– Transduction is the conversion of painful stimuli to an electrical impulse through peripheral nerve fibers (nociceptors).
– Transmission occurs as the electrical impulse travels along the nerve fibers & is regulated by neurotransmitters.
– point at which one feels pain is known as the pain “Threshold”.
– the amount of pain one is willing to bear is known as a pain “Tolerance”.
– usually throbbing, aching & localized.
– this pain typically responds to opioids & nonopioid medications.
*Somatic – in bones, joints, muscles, skin or connective
*Visceral – in internal organs such as stomach/intestines.
It can cause referred pain in other body
locations not associated w/ the stimulus.
*Cutaneous – in the skin or subcutaneous tissue.
– it includes phantom limb pain, pain below the level of the spinal cord injury, & diabetic neuropathy.
– Usually intense, shooting, burning, or described as “pins & needles”.
– this pain typically responds to adjuvant medications (antidepressants, antispasmodic agents, skeletal muscle relaxants).
*Cutaneous (Skin) Stimulation – transcutaneous electrical
nerve stimulation (TENS), heat, cold, therapeutic touch
Interruption of pain pathways.
Cold for Inflammation.
Heat to increase blood flow & reduce stiffness.
*Distraction – includes ambulation, deep breathing, visitors,
TV, &/or music.
*Relaxation – includes meditation, yoga, &/or progressive
*Imagery – focuses on a pleasant thought to divert focus.
requires an ability to concentrate.
*Acupuncture – vibration or electrical stimulation via tiny
needles inserted into the skin & subcutaeneous tissues
at specific points.
*Elevation of Extremities that are edematous help to promote venous return & decrease swelling.
*Analgesics are the mainstay for relieving pain. the three classes of analgesics are Nonopioids, Opioids, & Adjuvants
– appropriate for treating mild – moderate pain.
– acetiminophen has analgesic & antipyretic effects. NSAIDS have analgesic, anti-inflammatory, antiplatelet, & antipyretic effects.
– Be aware of Hepatotoxic effects of Acetiminophen. Pt w/ a
healthy liver should take no more than 4g/day.
– prevent GI upset in pt by admin the Rx w/ food or antacids.
– Monitor pt for bleeding w/ long term NSAID use.
– Monitor pt for “Salicylism” (tinnitus, vertigo, decreased hearing acuity).
– appropriate for treating moderate – severe pain (post-op pain, MI pain, cancer pain)
– Parenteral route preferred for immediate, short-term relief of acute pain. Oral route preferred for chronic, nonfluctuating pain.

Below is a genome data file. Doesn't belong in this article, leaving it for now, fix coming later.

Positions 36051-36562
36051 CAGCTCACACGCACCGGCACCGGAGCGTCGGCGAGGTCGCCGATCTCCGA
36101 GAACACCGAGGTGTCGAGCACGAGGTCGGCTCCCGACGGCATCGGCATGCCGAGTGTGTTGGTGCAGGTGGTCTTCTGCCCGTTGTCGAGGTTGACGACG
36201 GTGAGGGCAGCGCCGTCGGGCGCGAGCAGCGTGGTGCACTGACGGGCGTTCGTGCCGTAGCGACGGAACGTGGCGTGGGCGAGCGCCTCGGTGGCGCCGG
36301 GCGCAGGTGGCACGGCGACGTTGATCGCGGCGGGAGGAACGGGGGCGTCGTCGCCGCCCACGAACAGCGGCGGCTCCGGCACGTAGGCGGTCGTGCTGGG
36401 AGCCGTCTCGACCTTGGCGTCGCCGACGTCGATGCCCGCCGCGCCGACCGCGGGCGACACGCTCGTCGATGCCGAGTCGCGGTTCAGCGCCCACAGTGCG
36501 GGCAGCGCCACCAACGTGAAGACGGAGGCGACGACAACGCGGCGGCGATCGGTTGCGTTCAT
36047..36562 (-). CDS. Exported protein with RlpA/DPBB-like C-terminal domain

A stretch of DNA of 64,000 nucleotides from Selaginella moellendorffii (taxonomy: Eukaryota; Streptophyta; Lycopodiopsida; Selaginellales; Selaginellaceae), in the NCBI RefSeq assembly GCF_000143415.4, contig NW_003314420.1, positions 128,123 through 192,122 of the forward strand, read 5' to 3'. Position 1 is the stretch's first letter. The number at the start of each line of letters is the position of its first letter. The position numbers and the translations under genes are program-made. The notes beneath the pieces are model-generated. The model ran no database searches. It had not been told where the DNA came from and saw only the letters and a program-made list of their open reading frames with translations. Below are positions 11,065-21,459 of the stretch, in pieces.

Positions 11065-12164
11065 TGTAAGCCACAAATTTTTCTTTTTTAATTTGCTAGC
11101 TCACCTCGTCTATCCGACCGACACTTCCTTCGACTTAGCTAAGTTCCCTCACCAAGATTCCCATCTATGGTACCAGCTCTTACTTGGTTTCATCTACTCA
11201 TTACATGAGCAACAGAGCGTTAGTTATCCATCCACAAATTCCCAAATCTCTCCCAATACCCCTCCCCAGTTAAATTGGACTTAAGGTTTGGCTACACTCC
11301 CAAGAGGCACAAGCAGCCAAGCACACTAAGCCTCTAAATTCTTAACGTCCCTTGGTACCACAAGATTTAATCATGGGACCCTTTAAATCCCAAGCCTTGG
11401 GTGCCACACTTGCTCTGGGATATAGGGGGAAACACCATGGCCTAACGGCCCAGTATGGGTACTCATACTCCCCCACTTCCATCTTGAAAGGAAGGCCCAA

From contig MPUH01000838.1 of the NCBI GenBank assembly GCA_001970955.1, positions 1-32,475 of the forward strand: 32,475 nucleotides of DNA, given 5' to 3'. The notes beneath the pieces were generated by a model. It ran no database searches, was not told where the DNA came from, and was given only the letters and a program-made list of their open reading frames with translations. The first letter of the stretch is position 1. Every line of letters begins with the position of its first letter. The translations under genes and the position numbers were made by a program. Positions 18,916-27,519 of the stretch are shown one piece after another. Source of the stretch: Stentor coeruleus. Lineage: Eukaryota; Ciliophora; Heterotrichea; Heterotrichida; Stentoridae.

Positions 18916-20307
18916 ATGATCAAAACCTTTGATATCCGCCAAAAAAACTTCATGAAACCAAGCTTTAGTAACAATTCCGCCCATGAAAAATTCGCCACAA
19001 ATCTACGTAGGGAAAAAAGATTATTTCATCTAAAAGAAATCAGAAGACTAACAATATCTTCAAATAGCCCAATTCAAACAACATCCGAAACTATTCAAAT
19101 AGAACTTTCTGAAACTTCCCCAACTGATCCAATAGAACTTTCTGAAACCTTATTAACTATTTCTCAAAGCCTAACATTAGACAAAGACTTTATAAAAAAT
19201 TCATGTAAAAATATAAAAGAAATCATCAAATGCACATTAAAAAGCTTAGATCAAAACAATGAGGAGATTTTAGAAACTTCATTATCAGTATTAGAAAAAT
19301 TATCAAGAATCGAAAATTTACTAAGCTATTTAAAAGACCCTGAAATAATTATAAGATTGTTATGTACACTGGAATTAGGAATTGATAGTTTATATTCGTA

– Essential to monitor for adverse effects:
#Constipation – use a preventative approach (monitoring
of bowel movements, fluids, fiber intake, exercise,
stool softeners, stimulant laxatives, enemas).
#Orthostatic Hypotension – advise pt to sit or lie down if
sxs of dizziness occur. Instruct pt to avoid sudden
changes in position by slowly moving from lying to a
sitting position or standing position.
#Urinary Retention – monitor the pts I&O, assess for
distention, admin “Bethanechol (Urecholine), &
catheterize as prescribed.
#N&V – admin Antiemetics, advise pt to lie still &/or move
slowly, & eliminate odors.
#Sedation – monitor the pts LOC & take safety precautions
usually precedes respiratory depression.
#Respiratory Depression – monitor the pts RR prior to &
following admin of opioids. Initial txt of respiratory
depression & sedation is generally a reduction in
opioid dose. If necessary, slowly administer diluted
“Naloxone (Narcan)” as presribed to reverse opioid
– these type of Analgesics include:
*Anticonvulsants – carbamazepine (Tegretol)
*Antianxiety Agents – diazepam (Valium)
*Tricylcic Antidepressants – amitriptyline (Elavil)
*Antihistamine – hydroxyzine (Vistaril)
*Glucocorticoids – dexamethasone (Decadron)
*Antiemetics – ondansetron hydrochloride (Zofran)
*Take a proactive approach by giving the pt analgesics
before pain becomes severe. It takes less Rx to prevent
pain than to treat pain.
*Instruct the Pt to report developing or recurrent pain & to
not wait until pain is severe.
*Assist pt to reduce fear & anxiety.
*create a txt plan that includes both nonpharmacologic &
pharmacologic relief measures.
– Sedation, Respiratory Depression, & Coma can occur as a result of overdosing. Sedation “always” precedes respiratory depression:
*ID pts who are High-Risk (older adult pts, clients who are
*carefully titrate doses while monitoring respiratory status.
*STOP the opioid & give the antagonist “naloxone (Narcan)
if the pts respirations are less than 8/min & shallow, or if
the pt is difficult to arouse.